Friday, 23 March 2012

'The Hunger Games' review:

The screams of young girls in the audience leave no doubt as to who the film's target audience is, yet 'The Hunger Games' - and its impossibly hunky onscreen love triangle - exist in a far more compelling world than that of the similarly pitched 'Twilight': trading in high school vampires for post-apocalyptic hardship and child-on-child warfare. Both films are based on pieces of teen fiction which mix action with angsty romance, yet this one's sulky heroine, Katniss Everdeen (Jennifer Lawrence), at least has cause to be sulky.

As the story begins, Katniss is established as a capable and fiercely pragmatic young woman who provides for her poverty-stricken family, hunting game in the forbidden woods alongside her handsome chum Gale (Liam Hemsworth). With her father dead and mother drifting in and out of a manic depressive coma, Katniss is the only thing standing between her sweet young sister, Prim, and certain death by starvation. You see, the Everdeens live in District 12: the poorest of the outlying communities of Panem - a futuristic nation built on the ruins of North America - and they spend their days toiling thanklessly in service of the central ruling Capitol: a city of superficial, fashion-obsessed gluttons.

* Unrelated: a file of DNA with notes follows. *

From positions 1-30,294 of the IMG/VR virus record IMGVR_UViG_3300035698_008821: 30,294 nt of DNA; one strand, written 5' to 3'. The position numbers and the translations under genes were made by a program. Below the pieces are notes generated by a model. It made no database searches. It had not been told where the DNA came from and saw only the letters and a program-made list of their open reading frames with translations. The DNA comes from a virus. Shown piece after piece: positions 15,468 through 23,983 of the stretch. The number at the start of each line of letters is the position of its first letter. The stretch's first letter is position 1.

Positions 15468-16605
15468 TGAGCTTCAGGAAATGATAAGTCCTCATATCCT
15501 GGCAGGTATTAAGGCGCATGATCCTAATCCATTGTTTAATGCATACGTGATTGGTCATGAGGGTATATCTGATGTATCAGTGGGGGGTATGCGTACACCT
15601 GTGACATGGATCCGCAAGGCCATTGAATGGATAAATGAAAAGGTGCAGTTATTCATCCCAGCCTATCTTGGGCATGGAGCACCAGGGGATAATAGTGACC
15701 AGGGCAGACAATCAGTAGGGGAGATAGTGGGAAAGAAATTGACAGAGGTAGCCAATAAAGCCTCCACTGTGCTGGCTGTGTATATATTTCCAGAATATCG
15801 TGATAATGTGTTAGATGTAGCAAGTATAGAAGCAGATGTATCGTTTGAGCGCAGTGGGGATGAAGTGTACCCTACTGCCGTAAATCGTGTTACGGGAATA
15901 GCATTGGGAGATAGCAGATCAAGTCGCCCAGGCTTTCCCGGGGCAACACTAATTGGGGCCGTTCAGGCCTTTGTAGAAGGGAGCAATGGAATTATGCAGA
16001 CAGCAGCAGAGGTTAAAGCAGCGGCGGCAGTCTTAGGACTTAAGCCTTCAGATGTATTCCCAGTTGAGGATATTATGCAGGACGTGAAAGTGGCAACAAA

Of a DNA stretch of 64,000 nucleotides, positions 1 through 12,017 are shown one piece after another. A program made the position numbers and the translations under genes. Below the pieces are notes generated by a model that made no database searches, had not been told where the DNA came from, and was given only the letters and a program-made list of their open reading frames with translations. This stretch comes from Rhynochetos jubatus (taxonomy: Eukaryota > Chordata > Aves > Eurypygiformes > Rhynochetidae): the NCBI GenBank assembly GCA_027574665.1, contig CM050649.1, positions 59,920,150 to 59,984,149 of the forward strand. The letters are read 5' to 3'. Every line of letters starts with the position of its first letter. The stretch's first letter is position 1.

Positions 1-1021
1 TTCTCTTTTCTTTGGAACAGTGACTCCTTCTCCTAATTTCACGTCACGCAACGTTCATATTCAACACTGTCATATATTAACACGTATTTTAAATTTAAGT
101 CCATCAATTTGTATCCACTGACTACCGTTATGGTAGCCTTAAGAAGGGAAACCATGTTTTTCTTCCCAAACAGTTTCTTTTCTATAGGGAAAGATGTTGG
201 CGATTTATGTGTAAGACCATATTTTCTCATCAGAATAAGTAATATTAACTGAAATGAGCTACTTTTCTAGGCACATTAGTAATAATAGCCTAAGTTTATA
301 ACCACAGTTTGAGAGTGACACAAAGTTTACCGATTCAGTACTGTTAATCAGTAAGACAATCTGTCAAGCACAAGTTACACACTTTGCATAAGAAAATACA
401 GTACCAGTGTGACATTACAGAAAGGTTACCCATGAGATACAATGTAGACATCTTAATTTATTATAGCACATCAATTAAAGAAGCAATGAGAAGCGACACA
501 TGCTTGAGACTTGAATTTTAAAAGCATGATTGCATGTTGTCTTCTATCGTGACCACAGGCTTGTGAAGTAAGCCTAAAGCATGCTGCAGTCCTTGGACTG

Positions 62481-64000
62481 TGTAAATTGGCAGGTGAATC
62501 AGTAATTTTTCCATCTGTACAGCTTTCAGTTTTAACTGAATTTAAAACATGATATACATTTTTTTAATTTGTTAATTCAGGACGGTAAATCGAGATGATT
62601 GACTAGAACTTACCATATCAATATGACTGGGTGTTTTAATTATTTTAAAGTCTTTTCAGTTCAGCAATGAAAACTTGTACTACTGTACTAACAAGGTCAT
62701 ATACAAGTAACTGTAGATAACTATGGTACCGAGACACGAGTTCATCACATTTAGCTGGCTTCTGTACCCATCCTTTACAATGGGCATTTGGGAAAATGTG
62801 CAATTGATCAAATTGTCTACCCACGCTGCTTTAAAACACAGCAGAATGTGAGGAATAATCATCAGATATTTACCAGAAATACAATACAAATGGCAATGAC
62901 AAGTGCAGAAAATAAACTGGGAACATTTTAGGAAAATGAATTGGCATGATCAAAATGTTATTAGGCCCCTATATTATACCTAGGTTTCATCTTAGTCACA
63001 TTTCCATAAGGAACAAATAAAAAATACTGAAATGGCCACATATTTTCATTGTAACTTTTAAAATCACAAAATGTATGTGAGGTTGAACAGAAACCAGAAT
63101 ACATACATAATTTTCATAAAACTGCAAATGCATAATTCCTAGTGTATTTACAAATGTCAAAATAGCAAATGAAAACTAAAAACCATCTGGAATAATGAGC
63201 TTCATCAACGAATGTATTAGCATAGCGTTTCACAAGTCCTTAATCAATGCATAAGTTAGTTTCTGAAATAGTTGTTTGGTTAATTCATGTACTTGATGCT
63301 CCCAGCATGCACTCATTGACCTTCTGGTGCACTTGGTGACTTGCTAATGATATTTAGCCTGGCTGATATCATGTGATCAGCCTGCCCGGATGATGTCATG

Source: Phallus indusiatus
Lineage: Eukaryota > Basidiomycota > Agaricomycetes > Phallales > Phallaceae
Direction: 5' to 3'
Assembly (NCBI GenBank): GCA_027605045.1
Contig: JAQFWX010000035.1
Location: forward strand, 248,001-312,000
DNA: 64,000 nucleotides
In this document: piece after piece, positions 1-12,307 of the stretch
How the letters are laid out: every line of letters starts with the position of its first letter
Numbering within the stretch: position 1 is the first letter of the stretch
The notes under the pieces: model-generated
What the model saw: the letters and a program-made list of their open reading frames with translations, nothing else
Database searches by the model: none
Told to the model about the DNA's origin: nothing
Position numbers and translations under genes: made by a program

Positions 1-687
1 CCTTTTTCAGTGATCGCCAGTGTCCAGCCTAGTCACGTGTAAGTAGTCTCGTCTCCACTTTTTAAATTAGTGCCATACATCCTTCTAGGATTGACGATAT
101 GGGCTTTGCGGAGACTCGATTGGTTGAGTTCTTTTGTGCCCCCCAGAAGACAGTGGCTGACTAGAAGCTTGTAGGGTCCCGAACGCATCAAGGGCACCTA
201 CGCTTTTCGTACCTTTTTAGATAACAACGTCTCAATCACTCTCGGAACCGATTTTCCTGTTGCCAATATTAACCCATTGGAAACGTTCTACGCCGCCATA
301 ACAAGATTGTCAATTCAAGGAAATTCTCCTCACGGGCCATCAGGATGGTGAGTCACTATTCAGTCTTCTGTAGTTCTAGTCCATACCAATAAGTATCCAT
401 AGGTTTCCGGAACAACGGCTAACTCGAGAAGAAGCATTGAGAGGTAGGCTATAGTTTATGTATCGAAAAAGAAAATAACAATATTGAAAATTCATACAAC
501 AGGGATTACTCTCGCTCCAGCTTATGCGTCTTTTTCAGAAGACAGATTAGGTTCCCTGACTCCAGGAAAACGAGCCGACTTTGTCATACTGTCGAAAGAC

Shit really hits the fan when Prim is chosen at random to be her district's tribute in the year's annual Hunger Games, prompting Katniss to volunteer in her place. As fate would have it, the male tribute is Peeta Mellark (Josh Hutcherson) - an equally dreamy and faultlessly good-natured baker's son who's harboured a life-long crush on Katniss and to whom, for a past kindness, Katniss owes her life. Thus complicating the titular game which only one of them can hope to survive. Happily the question of whether Katniss prefers drippy Peeta or outdoorsy Gale is not the film's main preoccupation, however much it might be the chief selling point for a large chunk of the audience.